ANYONE wondering why the US and North Korea are threatening each other with nuclear devastation might contemplate Donald Trump’s latest Twitter comments.
“My first order as president was to renovate and modernise our nuclear arsenal. It is now far stronger and more powerful than ever before,” he boasted.
One provision of the nuclear Non-Proliferation Treaty (NPT) ratified in 1970 and renewed indefinitely in 1995 was that the five acknowledged nuclear powers “pursue in good faith and bring to a conclusion negotiations leading to nuclear disarmament in all its aspects under strict and effective international control.”
This was the corollary to non-nuclear signatories not seeking such weapons and nuclear powers preventing proliferation. While certain categories of weapons and delivery systems have been eliminated, the US, in particular, has never ceased to, in Trump’s words, “renovate and modernise our nuclear arsenal.”
India, Pakistan and Israel are all believed to have developed nuclear status but never signed the NPT while North Korea ratified it in 1985 before withdrawing in 2003 after Washington accused it of starting an enriched uranium weapons programme banned under the treaty.
The year 2003 is significant, marking the illegal US-led invasion of Iraq just over a year after president George W Bush designated Iraq, Iran and North Korea an “axis of evil.”
The overthrow of dictator Saddam Hussein, followed by wanton destruction of all functions of the Iraqi state, led inexorably to the establishment and rapid development of Islamic State (Isis), but hasn’t discouraged US imperialism from further overseas military meddling.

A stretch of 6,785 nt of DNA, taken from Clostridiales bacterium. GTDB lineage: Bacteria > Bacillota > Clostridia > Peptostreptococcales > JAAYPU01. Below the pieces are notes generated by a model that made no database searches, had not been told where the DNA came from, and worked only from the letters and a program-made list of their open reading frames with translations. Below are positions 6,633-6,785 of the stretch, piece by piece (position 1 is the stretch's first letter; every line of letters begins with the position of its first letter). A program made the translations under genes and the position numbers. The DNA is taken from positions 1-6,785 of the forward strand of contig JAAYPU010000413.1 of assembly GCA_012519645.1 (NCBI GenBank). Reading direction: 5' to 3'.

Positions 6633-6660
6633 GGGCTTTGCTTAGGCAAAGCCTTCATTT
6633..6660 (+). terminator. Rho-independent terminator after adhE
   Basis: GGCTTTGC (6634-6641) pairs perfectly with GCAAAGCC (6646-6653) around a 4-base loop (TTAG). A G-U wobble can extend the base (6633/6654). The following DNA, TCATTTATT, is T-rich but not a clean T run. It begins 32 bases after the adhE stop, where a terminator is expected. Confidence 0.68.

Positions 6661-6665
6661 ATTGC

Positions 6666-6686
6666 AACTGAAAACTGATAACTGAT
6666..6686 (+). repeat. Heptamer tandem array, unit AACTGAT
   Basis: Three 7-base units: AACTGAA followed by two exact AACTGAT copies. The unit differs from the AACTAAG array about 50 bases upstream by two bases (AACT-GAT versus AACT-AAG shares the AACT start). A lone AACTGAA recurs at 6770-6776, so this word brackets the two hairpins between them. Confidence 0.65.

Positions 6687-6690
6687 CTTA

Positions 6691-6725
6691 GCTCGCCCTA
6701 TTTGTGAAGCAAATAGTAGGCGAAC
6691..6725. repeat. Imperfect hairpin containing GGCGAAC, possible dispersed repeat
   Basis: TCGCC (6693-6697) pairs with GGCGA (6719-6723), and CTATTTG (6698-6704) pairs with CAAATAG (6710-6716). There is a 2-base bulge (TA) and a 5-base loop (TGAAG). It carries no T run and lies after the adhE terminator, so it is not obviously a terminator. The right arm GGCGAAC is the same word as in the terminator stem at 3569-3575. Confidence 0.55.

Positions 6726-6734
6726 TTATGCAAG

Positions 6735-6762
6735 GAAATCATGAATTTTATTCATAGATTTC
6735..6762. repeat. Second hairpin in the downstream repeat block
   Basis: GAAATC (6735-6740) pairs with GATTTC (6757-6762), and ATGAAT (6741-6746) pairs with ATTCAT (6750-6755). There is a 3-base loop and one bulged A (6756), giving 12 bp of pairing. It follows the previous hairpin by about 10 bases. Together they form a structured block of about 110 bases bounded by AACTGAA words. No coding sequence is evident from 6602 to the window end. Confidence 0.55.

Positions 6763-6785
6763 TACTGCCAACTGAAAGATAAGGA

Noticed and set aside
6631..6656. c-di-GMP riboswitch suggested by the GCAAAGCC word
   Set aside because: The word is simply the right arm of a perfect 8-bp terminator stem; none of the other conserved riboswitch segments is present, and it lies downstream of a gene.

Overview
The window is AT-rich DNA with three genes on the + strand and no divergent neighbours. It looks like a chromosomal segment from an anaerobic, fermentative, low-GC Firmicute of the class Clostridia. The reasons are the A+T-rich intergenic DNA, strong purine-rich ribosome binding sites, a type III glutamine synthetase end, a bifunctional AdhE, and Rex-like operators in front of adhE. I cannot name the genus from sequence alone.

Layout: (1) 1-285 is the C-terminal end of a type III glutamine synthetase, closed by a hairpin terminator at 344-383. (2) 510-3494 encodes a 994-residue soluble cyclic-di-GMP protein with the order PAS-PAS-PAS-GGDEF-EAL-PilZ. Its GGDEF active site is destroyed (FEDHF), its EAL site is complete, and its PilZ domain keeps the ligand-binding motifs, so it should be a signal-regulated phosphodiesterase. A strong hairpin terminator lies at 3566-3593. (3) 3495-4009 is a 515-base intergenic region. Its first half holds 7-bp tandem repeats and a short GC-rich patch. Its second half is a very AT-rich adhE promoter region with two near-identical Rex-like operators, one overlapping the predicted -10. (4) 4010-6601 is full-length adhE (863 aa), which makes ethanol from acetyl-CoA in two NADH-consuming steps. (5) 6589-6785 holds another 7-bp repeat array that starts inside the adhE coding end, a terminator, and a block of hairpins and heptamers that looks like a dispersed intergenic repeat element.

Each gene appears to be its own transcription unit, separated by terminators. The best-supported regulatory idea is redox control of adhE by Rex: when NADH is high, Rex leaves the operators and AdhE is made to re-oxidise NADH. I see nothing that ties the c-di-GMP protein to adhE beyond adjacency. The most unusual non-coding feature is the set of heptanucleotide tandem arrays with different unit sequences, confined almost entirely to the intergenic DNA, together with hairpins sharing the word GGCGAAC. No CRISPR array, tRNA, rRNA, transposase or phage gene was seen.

Politicians from both main US parties, echoed by Israel, have reiterated their “right” to attack Iran as a last resort to block Tehran’s non-existent nuclear weapons programme, but awareness of the regional bloodbath this would precipitate, plus wiser counsel emanating from Washington’s allies, has stayed this doomsday scenario so far.
North Korea has clearly concluded that only non-nuclear states are invaded by the US. It shares the British government’s contention that nukes are essential to defend national security.
Koreans have vivid memories of mass slaughter and destruction caused by US air power when Pyongyang was pounded to the ground and five million people died in the Korean War.
They rebuilt their country successfully to the extent that living standards in the North surpassed those of the South, but those days are long gone.
While US-backed authoritarian state capitalism hugely increased South Korea’s productive capacity and trading power, albeit with gross disparities in wealth, the most obvious growth sector in the North is of idolatrous effigies of Kim dynasty members while military spending has enjoyed top state priority.
Resistance to US threats against Pyongyang does not rest on esteem for its internal regime, no matter that its admirers portray it as Marxism-based.
North Korea has the same right as every other state to develop in the way of its own choosing and any changes to that direction are the province of its people and no-one else, but its actions, especially provocative rocket launches and military bombast, are similarly open to criticism and censure.
Key to ending such activity is for Washington to recognise in reciprocity North Korea’s national sovereignty and pledge to end annual war games with South Korea and Guam-based B-1 nuclear-armed bombers’ overflights of the Korean peninsula.
Such an understanding could usher in a too long delayed comprehensive peace and security treaty between both Korean states, the US and China.